Truth in Politics?

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The current Canadian election is rife with politicians trying to capture the electorate’s imagination by being their performative best – and unfortunately – by being their substantive worst. But there’a shift, a murmur, an unrest among people of goodwill watching modern day politicians tossed between far-right and far-left, populism and progressivism, truth and truthiness.

Thomas Koenig writes about cross-partisan cooperation based on – get this – the epistemology of truth telling – where “truth seekers” are “those who are weary of extremists—on both the left and right—come together to emphasize the truth above all else (“Instead of a New Party, How about a New Faction“).

Koenig suggests that cross party participation could see that they would continue to vote differently on various issues of the day, but they would “openly acknowledge that they share an epistemological framework. That is, they both hold the simple yet profound assumption that in politics, truth matters, and that politics ought to respond to and cope with reality rather than seeking to overcome it.”

Truth Matters to Truth Seekers

In this current state of democracy – check that – in this current era of post modernity – where truth is entirely self-referenced – this seems like a radical idea.

But should it be?

Shouldn’t it be the norm to believe that truth matters? I am not talking about the most smarmy of all current quips – “speaking my truth” – as if you are the centre of all truth – as if you are wise enough, or all-knowing enough to know “the truth.”  I am talking about the ontology of truth – a truth that is true despite not knowing all the evidence, in spite of falsehoods spread to obscure it, and in defiance to all that would diminish it in favour of truthiness.

Truth seekers would not be those who would purport to “speak their truth”; they would be those who rise above their own self interest to be willing to do as Koenig writes:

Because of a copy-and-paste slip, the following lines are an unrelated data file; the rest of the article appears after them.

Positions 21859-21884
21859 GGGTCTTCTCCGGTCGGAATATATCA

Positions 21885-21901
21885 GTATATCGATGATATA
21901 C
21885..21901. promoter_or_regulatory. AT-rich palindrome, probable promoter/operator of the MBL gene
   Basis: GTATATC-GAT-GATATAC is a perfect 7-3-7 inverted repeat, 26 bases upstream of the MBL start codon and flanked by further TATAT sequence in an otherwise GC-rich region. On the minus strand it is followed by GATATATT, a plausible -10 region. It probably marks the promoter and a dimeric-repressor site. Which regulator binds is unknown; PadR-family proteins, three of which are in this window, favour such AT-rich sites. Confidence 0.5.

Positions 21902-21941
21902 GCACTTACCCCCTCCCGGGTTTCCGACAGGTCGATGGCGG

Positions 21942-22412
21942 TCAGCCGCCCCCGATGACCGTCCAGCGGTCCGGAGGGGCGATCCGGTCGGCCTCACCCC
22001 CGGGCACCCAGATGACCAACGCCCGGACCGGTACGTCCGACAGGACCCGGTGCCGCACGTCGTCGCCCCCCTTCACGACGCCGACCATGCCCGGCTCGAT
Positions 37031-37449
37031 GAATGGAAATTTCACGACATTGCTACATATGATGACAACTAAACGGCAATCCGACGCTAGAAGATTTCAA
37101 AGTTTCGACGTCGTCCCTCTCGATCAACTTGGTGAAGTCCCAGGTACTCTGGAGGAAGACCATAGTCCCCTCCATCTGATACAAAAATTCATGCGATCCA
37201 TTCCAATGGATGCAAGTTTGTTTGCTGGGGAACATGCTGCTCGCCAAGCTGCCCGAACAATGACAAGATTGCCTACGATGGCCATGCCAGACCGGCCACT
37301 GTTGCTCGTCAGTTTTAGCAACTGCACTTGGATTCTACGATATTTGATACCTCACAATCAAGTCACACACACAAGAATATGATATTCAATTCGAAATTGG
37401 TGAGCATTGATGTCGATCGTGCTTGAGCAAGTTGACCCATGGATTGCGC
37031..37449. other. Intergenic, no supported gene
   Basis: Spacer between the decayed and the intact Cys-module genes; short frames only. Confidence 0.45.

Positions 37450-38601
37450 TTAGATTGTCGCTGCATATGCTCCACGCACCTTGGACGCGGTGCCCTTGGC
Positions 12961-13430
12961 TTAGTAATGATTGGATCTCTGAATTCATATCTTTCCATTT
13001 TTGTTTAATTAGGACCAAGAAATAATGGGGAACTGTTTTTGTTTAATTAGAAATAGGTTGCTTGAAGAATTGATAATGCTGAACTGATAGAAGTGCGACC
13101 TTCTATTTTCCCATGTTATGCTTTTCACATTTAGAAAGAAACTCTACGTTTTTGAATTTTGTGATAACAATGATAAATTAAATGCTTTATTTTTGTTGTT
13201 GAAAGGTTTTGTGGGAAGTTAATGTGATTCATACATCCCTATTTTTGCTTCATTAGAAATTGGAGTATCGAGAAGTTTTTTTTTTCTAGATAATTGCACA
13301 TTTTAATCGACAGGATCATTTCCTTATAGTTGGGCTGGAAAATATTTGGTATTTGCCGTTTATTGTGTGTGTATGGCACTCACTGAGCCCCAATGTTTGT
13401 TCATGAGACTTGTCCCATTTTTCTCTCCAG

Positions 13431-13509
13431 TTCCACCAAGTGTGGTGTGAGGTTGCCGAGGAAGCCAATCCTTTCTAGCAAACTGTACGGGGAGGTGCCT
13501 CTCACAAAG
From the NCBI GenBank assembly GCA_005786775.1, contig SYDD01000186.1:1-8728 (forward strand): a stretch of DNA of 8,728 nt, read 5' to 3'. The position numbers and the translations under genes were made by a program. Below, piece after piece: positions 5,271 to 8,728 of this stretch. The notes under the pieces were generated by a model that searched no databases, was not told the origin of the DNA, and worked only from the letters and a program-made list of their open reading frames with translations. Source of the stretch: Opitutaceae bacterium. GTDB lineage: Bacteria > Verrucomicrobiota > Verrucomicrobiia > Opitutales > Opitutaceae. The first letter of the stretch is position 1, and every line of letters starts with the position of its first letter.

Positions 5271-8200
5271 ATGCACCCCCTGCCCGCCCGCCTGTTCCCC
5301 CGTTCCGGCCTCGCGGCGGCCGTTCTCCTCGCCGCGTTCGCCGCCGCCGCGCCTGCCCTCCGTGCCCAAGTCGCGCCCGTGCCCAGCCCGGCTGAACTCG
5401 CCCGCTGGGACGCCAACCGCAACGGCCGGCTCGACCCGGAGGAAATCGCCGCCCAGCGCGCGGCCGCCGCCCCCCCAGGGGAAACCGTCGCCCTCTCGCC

“Truth Seekers would be willing to allow reality to continually mug them and then press charges time and time again. They would take pride in allowing events, experience, debates, and reflection to shape and even change their thinking on important political matters, and then revise their opinions and policy positions accordingly. They would prize epistemological openness and humility—the values most necessary for seeking the truth—over ideological consistency and purity. Truth is complex and messy, so a capacity to cope with contradiction and complexity won’t be scoffed at, but valued.

And if those on the left and right who value truth and seek a reality-cognizant politics did in fact openly form this sort of pro-truth, cross-partisan faction, they could find a sense of political belonging within this shared process of finding truth. As social animals, we do need to feel included, recognized, and valued as members of an in-group in the political sphere. But there is no reason to believe that we cannot find that sense of worth within a process-oriented group.”

Will Truth Prevail?

Many years ago in the Virginia Statute for Religious Freedom, Thomas Jefferson proclaimed that,

Truth is great and will prevail if left to herself; … she is the proper and sufficient antagonist to error, and has nothing to fear from the conflict unless by human interposition disarmed of her natural weapons, free argument and debate; errors ceasing to be dangerous when it is permitted freely to contradict them.

Thus as a starting point, says Koening, “this new faction of Truth Seekers can begin with a vigorous, unbending commitment to the principles of free speech. And from there, they can declare themselves loyal adherents to the truth-seeking process in politics. They can take pride in changing their minds when the facts change.”

Thomas Koenig is a student at Harvard Law School and the author of the “Tom’s Takes” newsletter on Substack.

While we’re in the maelstrom of deliberate misinformation and slight twists of truth (because that is all it takes to turn it into falseness), somehow free speech is needed to sift truth. And this stands in contradiction to modern movements by those on the far-left or the far-right who attempt to smother freedom of conscience and speech. Whether it’s China or Canada, we need always be vigilant.

What is Your relationship with Truth?

I am not interested in which political team wins this election. I would rather that democracy win – I would rather that truth “win” over truthiness.

So I ask you:

What is your relationship with “truth” – and in this election – how will you demand truth from the person you will vote to represent you?

Now: Go and Vote.


For more on relating to “the truth” as a person”, see “If Love is the Soul of our Existence.”

For more on the need for free speech for a healthy democracy, see “Freedom of Conscience and the Health of Democracy” written during the 2015 Canadian election.